Finally, there are preferably at least three interconnecting elements joining adjacent first and second segments although fewer or additional interconnecting elements are also contemplated.

It is understood that the peaks and troughs of the present invention need not be rounded, as shown in the Figures. The peaks and troughs may be bulbous, triangular, square, pointed, or otherwise formed of interconnected straight sections.

As already indicated, this invention is applicable to self-expanding configurations, mechanically expandable configurations and to a wide variety of materials, including both metal and plastic and any other material capable of functioning as an expandable stent. For example, the stent may be of metal wire or ribbon such as tantalum, stainless steel or the like. It may be thin-walled. It may be of shape memory alloy such as Nitinol or the like, etc. The interconnecting elements may be formed integrally with the band-like elements (or segments) or may be bonded thereto via such methods as adhesive bonding, welding or any other known method of bonding.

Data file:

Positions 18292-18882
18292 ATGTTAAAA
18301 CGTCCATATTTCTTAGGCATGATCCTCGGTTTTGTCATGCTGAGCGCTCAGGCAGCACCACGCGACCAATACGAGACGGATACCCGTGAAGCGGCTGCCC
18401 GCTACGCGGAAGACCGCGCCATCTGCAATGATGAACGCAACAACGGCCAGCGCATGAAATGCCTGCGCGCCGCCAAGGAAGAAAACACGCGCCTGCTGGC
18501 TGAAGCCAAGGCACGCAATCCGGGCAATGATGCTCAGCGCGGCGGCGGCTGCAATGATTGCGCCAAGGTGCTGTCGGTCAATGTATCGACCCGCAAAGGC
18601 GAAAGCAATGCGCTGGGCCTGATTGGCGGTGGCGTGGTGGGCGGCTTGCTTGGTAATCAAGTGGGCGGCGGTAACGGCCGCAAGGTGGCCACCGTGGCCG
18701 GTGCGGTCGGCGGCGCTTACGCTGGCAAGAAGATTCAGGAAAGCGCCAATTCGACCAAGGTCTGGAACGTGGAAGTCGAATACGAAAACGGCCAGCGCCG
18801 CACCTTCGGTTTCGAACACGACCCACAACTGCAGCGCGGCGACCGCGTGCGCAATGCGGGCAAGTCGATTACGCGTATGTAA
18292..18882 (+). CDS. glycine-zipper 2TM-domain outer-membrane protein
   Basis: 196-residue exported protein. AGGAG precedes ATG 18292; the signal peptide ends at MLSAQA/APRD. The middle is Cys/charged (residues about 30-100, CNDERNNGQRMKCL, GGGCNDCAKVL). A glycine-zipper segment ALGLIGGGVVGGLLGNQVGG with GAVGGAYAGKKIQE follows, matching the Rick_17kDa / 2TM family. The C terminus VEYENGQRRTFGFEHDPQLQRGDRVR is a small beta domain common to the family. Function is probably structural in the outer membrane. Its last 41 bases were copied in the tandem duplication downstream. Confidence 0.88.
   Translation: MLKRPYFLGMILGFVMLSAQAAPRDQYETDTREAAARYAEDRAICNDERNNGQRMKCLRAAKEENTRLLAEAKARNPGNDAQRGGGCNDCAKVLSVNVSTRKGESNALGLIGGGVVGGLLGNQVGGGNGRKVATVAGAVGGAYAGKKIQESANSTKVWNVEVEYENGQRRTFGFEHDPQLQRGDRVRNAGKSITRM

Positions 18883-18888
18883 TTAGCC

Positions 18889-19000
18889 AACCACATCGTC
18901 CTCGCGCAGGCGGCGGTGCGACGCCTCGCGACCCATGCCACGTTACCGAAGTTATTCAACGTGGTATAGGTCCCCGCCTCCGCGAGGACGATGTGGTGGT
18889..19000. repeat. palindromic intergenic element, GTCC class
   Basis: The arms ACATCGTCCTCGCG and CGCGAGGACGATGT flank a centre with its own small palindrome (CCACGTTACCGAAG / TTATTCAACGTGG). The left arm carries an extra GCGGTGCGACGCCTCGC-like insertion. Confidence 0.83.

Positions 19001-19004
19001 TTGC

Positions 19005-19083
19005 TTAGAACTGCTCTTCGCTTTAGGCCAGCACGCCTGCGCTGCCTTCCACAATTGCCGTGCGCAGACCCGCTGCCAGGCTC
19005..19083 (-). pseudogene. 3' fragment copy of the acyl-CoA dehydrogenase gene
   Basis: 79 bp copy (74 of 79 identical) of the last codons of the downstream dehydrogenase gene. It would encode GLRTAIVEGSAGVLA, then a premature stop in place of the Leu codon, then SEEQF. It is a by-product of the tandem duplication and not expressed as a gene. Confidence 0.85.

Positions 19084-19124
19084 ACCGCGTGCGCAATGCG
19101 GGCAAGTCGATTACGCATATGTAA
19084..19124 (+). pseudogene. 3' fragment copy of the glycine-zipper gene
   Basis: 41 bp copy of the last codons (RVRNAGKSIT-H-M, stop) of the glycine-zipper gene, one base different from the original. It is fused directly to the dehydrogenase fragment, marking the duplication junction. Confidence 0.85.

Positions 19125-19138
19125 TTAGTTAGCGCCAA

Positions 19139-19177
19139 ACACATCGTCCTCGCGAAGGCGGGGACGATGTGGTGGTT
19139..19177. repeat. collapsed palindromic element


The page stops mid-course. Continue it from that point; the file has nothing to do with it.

The above Examples and disclosure are intended to be illustrative and not exhaustive. These examples and this description will suggest many variations and alternatives to one of ordinary skill in this art. All these alternatives and variations are intended to be included within the scope of the attached claims. Those familiar with the art may recognize other equivalents to the specific embodiments described herein which equivalents are also intended to be encompassed by the claims attached hereto.

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FR2774279B3 Title not available
FR2785174A1 Title not available
GB2281865B Title not available
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151Photograph, Medtronic Hepamed Coated Coronary Stent (1997), presented at the Cardiovascular Summit (CVS), Dec. 9-13, 1997, Rotterdam, The Netherlands.